# Highest-weight Theory: Verma Modules

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1 Highest-weight Theory: Verma Modules Math G4344, Spring 2012 We will now turn to the problem of classifying and constructing all finitedimensional representations of a complex semi-simple Lie algebra (or, equivalently, of a compact Lie group). It turns out that such representations can be characterized by their highest-weight. The first method we ll consider is purely Lie-algebraic, it begins by constructing a universal representation with a given highest-weight, then the finite-dimensional representation we want is found as a quotient of this. These universal representations are known as Verma modules. They are infinite dimensional, not completely reducible, non-unitary and not representations of the corresponding group, but have quotients that do have the properties we want. 1 The sl(2, C) case This is a short review of the sl(2, C) case, which you should have seen last semester. One can take as a basis of sl(2, C) elements e, f, h satisfying [e, f] = h, [h, e] = 2e, [h, f] = 2f Representations decompose according to eigenvalues of h, with V λ eigenspace of weight λ. e raises the weight V the and f lowers it e : V λ V λ+2 f : V λ V λ 2 By induction and use of the commutation relations one finds that ef n+1 = f n+1 e + (n + 1)f n (h n) In non-relativistic quantum physics, the theory of angular momentum operators is based on representation theory of the compact real form su(2) = spin(3). Physicists choose rotations about the z-axis as their maximal torus. They name their operators giving a Lie algebra representation J 1, J 2, J 3 and choose these to be self-adjoint (so differing by i from mathematician s convention). J 3 is (up to a factor of 2) the operator representing our h. For computations they often complexify and work with our e, f as J 1 ± J 2. Representations V of sl(2, C) are characterized by their highest-weight subspace, the v V such that ev = 0. Irreducible repesentations have a onedimensional highest weight subspace, and are characterized by the highest 1

2 weight, the h-eigenvalue of this subspace. An irreducible representation V λ of highest weight λ can be constructed if you start with a v V λ and generate vectors v, fv, f 2 v, that span V, giving a basis of one-dimensional subspaces of weights λ, λ 2, λ 4. If λ is negative or positive non-integral, this sequence never terminates and one gets an infinite dimensional representation. If λ = n for some non-negative integer n, then the sequence will terminate, with f annihilating f n v. This will give a finite-dimensional representation V n of dimension n + 1 with weights n, n 2,, n + 2, n A physicist would describe V n as the spin j = n/2 representation. The Weyl group W = Z 2 just acts by changing the sign of a weight, leaving the set of weights of an irreducible invariant as it should. One can reformulate the above construction of a representation as the sort of induced representation discussed earlier in this class. Consider the subalgebra b sl(2, C) generated by h and e. Start with a one-dimensional representation C λ of b, with e acting trivially, h by λ and construct the induced representation V (λ) = Ind sl(2,c) b C λ = U(sl(2, C)) b C λ This is a Verma module with highest weight λ. Recall that by the Poincaré-Birkhoff-Witt theorem as a vector space sl(2, C) has a basis f i h j e k i, j, k = 0, 1, 2, 3, and the tensor product over U(b) means we identify for a sl(2, C), b b and v λ C λ, so and ab v λ = a bv λ ah v λ = a hv λ = λa v λ ae v λ = a ev λ = 0 As a vector space, V (λ) is an infinite dimensional modules with a basis The Casimir operator for sl(2, C) is v λ, fv λ, f 2 v λ C = 1 2 h2 + ef + fe 2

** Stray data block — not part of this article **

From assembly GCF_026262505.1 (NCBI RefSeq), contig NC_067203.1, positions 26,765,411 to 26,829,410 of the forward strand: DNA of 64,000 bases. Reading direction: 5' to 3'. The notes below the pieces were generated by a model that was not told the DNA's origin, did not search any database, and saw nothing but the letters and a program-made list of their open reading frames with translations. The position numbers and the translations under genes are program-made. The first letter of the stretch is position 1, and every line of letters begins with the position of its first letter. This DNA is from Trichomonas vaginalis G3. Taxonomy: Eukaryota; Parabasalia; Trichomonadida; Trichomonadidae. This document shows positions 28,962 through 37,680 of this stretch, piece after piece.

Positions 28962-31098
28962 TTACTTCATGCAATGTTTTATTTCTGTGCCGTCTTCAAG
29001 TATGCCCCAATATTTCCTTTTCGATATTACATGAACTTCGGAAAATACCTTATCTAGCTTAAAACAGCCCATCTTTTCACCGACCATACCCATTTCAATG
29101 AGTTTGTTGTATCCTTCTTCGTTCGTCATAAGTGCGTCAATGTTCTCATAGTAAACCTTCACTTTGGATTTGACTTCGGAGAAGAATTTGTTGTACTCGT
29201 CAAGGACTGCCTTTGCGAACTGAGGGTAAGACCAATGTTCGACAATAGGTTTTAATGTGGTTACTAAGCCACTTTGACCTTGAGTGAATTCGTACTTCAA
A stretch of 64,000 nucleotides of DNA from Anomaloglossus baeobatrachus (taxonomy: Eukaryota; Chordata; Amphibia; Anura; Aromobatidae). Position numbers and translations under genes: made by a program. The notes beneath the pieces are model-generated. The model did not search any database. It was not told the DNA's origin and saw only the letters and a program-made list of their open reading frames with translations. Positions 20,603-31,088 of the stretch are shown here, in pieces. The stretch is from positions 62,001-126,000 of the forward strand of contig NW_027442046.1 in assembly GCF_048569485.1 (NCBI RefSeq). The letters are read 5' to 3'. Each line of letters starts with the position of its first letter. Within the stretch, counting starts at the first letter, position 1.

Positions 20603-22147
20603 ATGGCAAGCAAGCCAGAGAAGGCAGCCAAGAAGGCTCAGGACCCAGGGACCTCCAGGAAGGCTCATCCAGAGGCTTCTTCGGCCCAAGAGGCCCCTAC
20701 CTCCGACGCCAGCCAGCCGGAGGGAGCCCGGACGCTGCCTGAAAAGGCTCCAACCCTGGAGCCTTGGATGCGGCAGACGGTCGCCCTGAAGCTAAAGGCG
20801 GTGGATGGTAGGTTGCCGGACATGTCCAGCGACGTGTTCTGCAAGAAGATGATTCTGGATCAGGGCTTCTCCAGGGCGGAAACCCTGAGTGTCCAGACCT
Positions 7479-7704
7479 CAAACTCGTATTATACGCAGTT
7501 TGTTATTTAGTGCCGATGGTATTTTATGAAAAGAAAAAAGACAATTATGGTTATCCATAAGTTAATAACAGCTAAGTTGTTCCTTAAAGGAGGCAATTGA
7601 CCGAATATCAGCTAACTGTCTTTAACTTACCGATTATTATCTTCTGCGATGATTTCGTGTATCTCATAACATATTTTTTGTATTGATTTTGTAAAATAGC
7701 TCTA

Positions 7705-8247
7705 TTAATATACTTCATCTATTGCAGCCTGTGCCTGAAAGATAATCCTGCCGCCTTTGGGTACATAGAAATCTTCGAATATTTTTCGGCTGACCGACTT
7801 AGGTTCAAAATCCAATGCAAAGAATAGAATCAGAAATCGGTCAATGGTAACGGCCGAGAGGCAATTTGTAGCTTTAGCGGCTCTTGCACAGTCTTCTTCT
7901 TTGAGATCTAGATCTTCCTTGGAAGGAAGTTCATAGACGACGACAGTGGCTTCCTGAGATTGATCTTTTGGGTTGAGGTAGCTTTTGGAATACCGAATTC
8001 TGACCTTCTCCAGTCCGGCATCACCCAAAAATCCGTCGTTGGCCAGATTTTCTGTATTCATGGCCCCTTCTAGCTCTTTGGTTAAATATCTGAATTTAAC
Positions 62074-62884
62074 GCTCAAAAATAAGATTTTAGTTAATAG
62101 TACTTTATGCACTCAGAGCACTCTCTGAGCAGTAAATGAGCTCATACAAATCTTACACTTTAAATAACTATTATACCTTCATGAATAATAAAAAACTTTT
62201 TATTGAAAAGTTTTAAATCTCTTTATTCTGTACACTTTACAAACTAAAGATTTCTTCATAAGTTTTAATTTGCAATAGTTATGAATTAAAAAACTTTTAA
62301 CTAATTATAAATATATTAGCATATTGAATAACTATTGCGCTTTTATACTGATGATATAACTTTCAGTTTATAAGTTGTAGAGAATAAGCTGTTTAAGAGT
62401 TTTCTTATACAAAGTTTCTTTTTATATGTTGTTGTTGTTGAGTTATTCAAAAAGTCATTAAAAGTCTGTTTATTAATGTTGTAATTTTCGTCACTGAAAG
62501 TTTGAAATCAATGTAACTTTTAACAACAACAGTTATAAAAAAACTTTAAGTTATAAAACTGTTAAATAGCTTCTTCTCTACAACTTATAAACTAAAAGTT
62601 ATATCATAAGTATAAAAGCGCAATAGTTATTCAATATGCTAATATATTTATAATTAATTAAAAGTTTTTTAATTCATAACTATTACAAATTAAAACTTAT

3 Note that this is the normalization one gets using the inner product (X, Y ) = tr(xy ) with the trace in the fundamental representation (2 by 2 complex matrices), a factor of 4 different than using the Killing form defined using the adjoint representation. Since C is in the center of Z(sl(2, C)) it will act by a scalar on irreducible modules, a scalar that one can compute by its action on a highest weight vector: Cv λ = ( 1 2 h2 + ef)v λ = ( 1 2 h2 + (fe + h))v λ = ( 1 2 λ2 + λ)v λ So C acts by 1 2 λ2 + λ on V (λ). Note that this is invariant under the operation λ λ 2 which is reflection about λ = 1 The center of U(sl(2, C))) is the polynomial algebra C[C]. Acting on Verma modules V (λ) one gets polynomials in λ invariant under the above operation of shift by 1 and reflection. We ll encounter this peculiar sort of shift repeatedly in this subject. This identification of the center of the enveloping algebra with an algebra of polynomials invariant under a shift and Weyl reflection is a simple example of the Harish-Chandra isomorphism we will study in general later. Hendrik Casimir, after whom the Casimir operator is named, was a physicist, whose study of the operator was motivated by its occurrence in this context in physics. There the operator J J J 2 3 is in the center of U(su(2)) and takes values j(j + 1) in the spin j (our n/2) representation. For λ < 0 or positive non-integral, V (λ) is irreducible. For λ non-negative integral, it is indecomposable, but has a sub-module V ( λ 2), with the same infinitesimal character. The finite dimensional irreducible module with highest weight λ appears here as the quotient 2 The General Case V λ = V (λ)/v ( λ 2) For a general complex simple Lie algebra g, with a choice of Cartan subalgebra h positive roots, one has g = h n + n where and n + = n = + roots α + roots α g α g α 3